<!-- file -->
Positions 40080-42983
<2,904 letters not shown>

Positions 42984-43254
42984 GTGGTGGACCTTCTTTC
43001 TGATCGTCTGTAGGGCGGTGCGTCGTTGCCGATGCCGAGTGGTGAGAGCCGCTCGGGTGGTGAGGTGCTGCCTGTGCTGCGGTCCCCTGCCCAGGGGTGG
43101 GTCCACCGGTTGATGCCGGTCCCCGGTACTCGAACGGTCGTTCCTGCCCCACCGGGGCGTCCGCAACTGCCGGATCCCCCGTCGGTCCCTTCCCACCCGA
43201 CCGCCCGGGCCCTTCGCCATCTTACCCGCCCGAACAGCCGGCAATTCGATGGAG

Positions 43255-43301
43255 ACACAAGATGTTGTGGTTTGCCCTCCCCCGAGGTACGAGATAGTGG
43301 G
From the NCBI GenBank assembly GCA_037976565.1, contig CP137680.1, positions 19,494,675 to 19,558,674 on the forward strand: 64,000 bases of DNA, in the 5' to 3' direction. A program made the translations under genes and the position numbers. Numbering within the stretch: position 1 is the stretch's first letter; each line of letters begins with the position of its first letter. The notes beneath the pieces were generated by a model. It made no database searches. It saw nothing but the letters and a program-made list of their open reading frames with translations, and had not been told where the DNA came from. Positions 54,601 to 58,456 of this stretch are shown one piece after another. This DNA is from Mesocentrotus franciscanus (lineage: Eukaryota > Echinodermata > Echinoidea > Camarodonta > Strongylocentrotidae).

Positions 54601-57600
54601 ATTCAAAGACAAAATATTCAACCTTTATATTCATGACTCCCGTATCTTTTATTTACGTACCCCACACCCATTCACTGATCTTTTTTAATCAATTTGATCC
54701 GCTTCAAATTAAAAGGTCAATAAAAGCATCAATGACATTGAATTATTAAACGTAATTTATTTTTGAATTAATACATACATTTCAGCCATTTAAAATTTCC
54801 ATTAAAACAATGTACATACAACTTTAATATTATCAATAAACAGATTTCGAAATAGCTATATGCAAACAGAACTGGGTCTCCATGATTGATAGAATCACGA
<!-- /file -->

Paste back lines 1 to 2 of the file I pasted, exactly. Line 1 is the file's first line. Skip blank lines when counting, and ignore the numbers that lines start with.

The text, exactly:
Positions 40080-42983
<2,904 letters not shown>